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Friday, 5 April 1946


Mr CALWELL (Melbourne) (Minister for Immigration and Minister for Information) . - by leave - In my statement to this House on the 2nd August, 1945, on the immigration policy of the Government, I said that agreements in relation to free passages for British servicemen and their dependents from the United. Kingdom to Australia, and assisted passages for British civilians and their dependents from the United Kingdom to Australia had been approved in principle hut details were being worked out by representatives of the two governments. I have now to advise honorable members that the two agreements have been finally concluded and were signed in London on the 5th March by the Secretary of State for Dominion Affairs, on behalf of the British Government, and Mr. Beasley, Australian Resident Minister in London, on behalf of the Commonwealth Government. Both the free passage and theassisted passage schemes will come into operation on a date to be agreed upon by the United

Kingdom and the Commonwealth Governments. I shall lay on the table of the House copies of the agreements together with the explanatory leaflet issued by the* United Kingdom authorities, and a statement which I issued, on the day the agreements were signed, simultaneously with an announcement inLondon by the British authorities. I shall also lay on the table of the House the report of the Immigration Advisory Committee of which the honorable member for Parkes (Mr. Haylen) was chairman. That committee was constituted immediately the delegates to the International Labour Conference in Paris had' concluded their labours in October last and it consisted of the delegates to that conference. In addition to the honorable member for Parkes the committee consisted of the honorable member for Brisbane (Mr. George Lawson), the Honorable R.King, M.L.C., Mr. A. E. Monk,. Mr.O. D. A. Oberg and Mr. P. R.. Wilkins. Armed with wide terms of reference, the committee made investigations in Great Britain, France,. Switzerland, Belgium, Holland, Denmark, Norway and Sweden. In Sweden some representatives of the Finnish people also had discussions with the members of the committee. The report and recommendations of this committee throw valuable light on a subject that will have a deep significance in the future of our young nation. I offer the members of the committee the sincere congratulations of the Government, on themanner in which they caried out their difficult task. Their conclusions will be of theutmost assistance to me and the officers of the Department of Immigration. I am sure that every honorable member would' also derive much benefit from a careful perusal of the contents of this report.. The members of the committee certainly deserve our warmest thanks for their interesting and instructive survey of conditions in Britain and the European countries which they visited. I regret that it was not possible for them to stay longer in Europe to undertake all the inquiries they would have liked to have made. They are all leading public men whose time is very valuable but, in a common desire to help in the solution of one of the most pressing problems facing the nation, they gave freely and generously of their time and their talents. It is my intention to consult them from time to time, either collectively or individually, and ask for the benefit of their advice when any matters affecting immigration are under consideration, especially those matters on which they can be of particular assistance. In my ministerial statement last year, I indicated that the Government was still prepared to discuss with the Leader of the Oppositionparties in this Parliament the establishment of a Joint Parliamentary Committee on Immigration, and the terms of reference to be given to such a committee. So far, the Opposition parties have not indicated their willingness or otherwise to accept the offer, which still remains open. I have discussed the matter with the Prime Minister (Mr. Chifley) who is prepared to meet the Leader of the Opposition (Mr.. Menzies) and the Leader of the Australian Country party (Mr. Fadden) immediately, with a view to setting up the committee and determining its terms of reference. Incidentally, I may mention that the first suggestion for the establishment of such a committee came from the Leader of the Australian Country party, and that it later received support from members of the Liberal party. I believe that it would be a good thing for Australia if action to establish this committee could be taken before the Parliament goes into recess.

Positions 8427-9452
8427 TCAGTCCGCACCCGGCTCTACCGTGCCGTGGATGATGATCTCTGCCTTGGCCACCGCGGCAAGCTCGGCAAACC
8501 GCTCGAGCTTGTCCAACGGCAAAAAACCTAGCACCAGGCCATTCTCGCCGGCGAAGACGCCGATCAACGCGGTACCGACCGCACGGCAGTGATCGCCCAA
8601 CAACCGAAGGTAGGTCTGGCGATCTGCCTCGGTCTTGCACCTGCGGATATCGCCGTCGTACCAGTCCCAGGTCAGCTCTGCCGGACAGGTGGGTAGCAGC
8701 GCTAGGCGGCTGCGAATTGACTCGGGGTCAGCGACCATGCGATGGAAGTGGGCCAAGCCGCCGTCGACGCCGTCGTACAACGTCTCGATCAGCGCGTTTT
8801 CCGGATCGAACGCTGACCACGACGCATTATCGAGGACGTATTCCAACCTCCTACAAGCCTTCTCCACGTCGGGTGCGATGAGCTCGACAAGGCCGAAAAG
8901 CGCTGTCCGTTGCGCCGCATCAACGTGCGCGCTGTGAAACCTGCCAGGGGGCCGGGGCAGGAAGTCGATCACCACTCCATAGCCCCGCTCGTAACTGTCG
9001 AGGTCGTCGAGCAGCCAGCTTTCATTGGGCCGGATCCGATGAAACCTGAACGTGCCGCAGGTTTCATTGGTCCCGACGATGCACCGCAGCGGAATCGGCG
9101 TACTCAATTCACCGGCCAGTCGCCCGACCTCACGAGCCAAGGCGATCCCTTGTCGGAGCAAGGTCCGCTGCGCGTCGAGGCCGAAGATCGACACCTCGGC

There is just one other matter that I should like to mentionin connexion with the subject of immigration; it relates to the interest of the States. At the conference of Commonwealth and State Ministers before that last held, it was decided that a conference of Commonwealth and State departmental officers, to be followed by a conference of Commonwealth and State Ministers interested in immigration, should be convened at an early date. Following the signing of the free and assisted passage agreements, a conference of departmental officers was held in Canberra on Tuesday, Wednesday and Thursday of this week, and agreement on many aspects of the immigration problem was reached. Some matters will come up again for further consideration; but the spirit of co-operation displayed by all delegates augurs well for the establishment of a co-ordinated Commonwealth and States plan so as to make a. complete success of the immigration policy which I had the honour to announce eight months ago. The projected conference of Commonwealth and State Ministers will be held as soon as practicable, and the next conference of Premiers will, I hope, make the final decisions that will ensure the ultimate success of our immigration programme. Ilayon the table the following papers : -







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